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Reverse bus deregulation by re-regulation and/or renationalisation

1 Comment 2nd July 2010

To improve standards on scheduled bus services and raise passenger numbers (particularly outside London), all services should be re-regulated in accordance to:

  • Each service being operated with consistent fleet management policies (ending the scenario where one journey has a low floor minibus with the second journey being operated by a step-entrance double decker bus) with a maximum vehicle age of 15 years old;
  • Allowing greater passenger input into timetable compilation and future service revisions (i.e enhancements, prospective withdrawals);
  • Minimum standards for service indicator layout with full details of route number, destination and details of intermediate stops;
  • Minimum standards of bus used, number of seats per hour and frequencies (similar to the Public Service Requirement in the 1994 Railways Act);
  • The guaranteeing of socially necessary evening, Sunday and Bank Holiday services;
  • Minimum standards of information provision (with real-time information made standard throughout the UK);
  • Offering affordable adult fares, free concessionary fares and a standard rate for all services based on mileage;
  • Abolishing wasteful competition along routes (the bus' main competitors are rail, tram, taxi and car rather than other routes).

Where services need to be taken into public ownership, priority should be given to:

  • All scheduled bus undertakings in rural areas (where access to public services is hampered by distance) and deprived urban areas (where car ownership is lower than average);
  • Metropolitan areas whom in 1986 lost a publicly funded network (as per the 1968 Transport Act) after deregulation. For instance, this could mean the return of South Yorkshire's cheap fares and the reversal of GM Buses' split in 1993;
  • Former municipal operators (i.e Yellow Buses in Bournemouth, Chester City Transport and Plymouth Citybus);
  • All evening, Sunday and Bank Holiday services from Land's End to John O' Groats;
  • All hospital services and school buses.

Why does this matter?

Local bus services should be treated as a utility in the same way as fast broadband access, gas, electricity and water.  It is also a natural monopoly which shouldn't be subject to the whims of free market competition between route. Therefore, its main competitors are local rail and tram services, the private car and taxi services.

The notion of bus deregulation offering lower fares through competition and improving services was a fallacy which saw countless urban and rural areas lose important routes, leading to the chronic road congestion we see today.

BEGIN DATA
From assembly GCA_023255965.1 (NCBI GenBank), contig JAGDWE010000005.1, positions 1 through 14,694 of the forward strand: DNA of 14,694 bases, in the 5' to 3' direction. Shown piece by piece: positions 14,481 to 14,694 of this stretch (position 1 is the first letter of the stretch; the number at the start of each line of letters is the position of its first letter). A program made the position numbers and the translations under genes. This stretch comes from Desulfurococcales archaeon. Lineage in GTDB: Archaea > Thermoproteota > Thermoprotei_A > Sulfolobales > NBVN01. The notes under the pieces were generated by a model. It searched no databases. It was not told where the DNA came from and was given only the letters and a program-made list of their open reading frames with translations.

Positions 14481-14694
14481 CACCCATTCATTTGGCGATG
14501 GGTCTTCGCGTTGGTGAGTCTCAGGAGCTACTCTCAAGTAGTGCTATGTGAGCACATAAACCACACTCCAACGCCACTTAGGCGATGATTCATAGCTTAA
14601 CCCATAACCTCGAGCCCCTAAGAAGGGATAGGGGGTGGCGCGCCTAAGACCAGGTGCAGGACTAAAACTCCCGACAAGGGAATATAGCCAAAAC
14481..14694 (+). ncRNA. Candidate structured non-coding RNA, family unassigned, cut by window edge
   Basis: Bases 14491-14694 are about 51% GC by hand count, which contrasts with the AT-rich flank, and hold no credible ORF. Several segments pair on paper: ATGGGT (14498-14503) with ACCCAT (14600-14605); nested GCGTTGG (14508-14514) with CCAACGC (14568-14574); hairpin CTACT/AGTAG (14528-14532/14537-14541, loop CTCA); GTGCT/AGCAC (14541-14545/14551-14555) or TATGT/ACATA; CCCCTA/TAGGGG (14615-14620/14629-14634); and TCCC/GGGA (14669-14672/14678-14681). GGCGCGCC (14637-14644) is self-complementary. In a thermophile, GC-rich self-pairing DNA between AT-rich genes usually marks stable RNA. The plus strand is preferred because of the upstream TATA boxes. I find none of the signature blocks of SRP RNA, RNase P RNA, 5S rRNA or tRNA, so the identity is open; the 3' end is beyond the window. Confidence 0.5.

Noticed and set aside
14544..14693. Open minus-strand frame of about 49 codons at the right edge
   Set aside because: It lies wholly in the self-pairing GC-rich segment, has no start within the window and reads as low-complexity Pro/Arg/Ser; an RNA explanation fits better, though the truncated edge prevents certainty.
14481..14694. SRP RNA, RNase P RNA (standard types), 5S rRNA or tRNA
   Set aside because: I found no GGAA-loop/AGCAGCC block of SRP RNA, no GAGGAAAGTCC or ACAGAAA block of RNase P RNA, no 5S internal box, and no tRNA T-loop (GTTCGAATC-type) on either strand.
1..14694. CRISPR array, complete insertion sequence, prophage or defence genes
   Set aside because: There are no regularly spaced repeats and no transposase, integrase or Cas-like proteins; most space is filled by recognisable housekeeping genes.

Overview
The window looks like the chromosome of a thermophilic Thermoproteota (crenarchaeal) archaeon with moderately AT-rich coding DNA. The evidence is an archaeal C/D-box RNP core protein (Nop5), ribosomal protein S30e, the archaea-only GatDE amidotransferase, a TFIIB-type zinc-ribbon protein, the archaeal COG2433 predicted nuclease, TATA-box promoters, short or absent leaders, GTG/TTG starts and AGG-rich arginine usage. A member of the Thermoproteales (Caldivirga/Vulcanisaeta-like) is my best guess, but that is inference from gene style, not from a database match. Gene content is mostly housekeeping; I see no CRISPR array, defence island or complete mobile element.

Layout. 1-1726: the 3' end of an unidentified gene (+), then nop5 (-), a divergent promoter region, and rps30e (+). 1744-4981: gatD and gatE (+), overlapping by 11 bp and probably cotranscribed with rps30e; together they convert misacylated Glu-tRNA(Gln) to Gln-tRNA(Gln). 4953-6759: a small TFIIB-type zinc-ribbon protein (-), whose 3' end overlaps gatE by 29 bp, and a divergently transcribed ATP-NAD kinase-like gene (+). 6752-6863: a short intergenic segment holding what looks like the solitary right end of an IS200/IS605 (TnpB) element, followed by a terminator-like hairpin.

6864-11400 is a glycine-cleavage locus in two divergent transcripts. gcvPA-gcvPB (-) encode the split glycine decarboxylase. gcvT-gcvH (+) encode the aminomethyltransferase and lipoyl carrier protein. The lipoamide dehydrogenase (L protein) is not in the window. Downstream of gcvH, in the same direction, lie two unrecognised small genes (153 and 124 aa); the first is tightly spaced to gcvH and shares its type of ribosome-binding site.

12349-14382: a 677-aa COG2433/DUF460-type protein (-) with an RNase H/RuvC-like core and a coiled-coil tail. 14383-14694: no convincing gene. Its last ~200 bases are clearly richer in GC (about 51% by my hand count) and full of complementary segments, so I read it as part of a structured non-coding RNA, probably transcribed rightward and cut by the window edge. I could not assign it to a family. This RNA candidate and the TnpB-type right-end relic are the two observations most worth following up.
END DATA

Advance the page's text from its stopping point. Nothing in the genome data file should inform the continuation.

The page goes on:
Since the 26 October 1986, fares have risen above the rate of inflation whilst services and operational standards have been cut.  It has led to older buses being on the roads, less profitable areas being cut off from the wider network and chaos due to multifarious fare scales, timetables and ticketing conditions.

This has led to a scenario where people have been put off from using the bus in favour of the car. It has led to the stigmatising of regular bus users, who find this mode of public transport more affordable than city centre parking charges and petrol prices.

In the long term, bus re-regulation and renationalisation makes economic and environmental sense. If the service is frequent enough and more affordable, more people would use their local route. Result: freer road space and possibly faster journey times. Renationalisation would also save local councils X amounts in offering subsidies to private operators with the operation being kept in-house.

Reversing the 1985 Transport Act in terms of the Bus Deregulation component will give significant benefits to regular bus users who have faced the gamut of fare hikes, service revisions and inadequate vehicles.  Instead of the little companies which (according to the 1985 Transport Act) would improve standards, the UK's bus network is dominated by private monopolies in some areas, which have had a negative effect on service provision.  Nowhere is this more pronounced than in Greater Manchester where the split of GM Buses has contributed to a North-South divide within the conurbation rather than that of competition and first rate service provision all round.

I urge you to support this motion.

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One Response to Reverse bus deregulation by re-regulation and/or renationalisation

  1. Mark Rowan says:

    Absolutely a good idea. Bus deregulation is the number one reason why bus services outside London are so poor.

    I would suggest, however, that whilst taking operators back into public ownership may be a nice ideal, it is less of a priority especially given the initial cost outlay.

    London shows that the regulated franchise model can work, despite the private ownership, as operators compete against each other in terms of passenger improvements and minimum service levels at the franchise level, rather than by trying to drive each other off the road and undercut each other at the bus-stop level.

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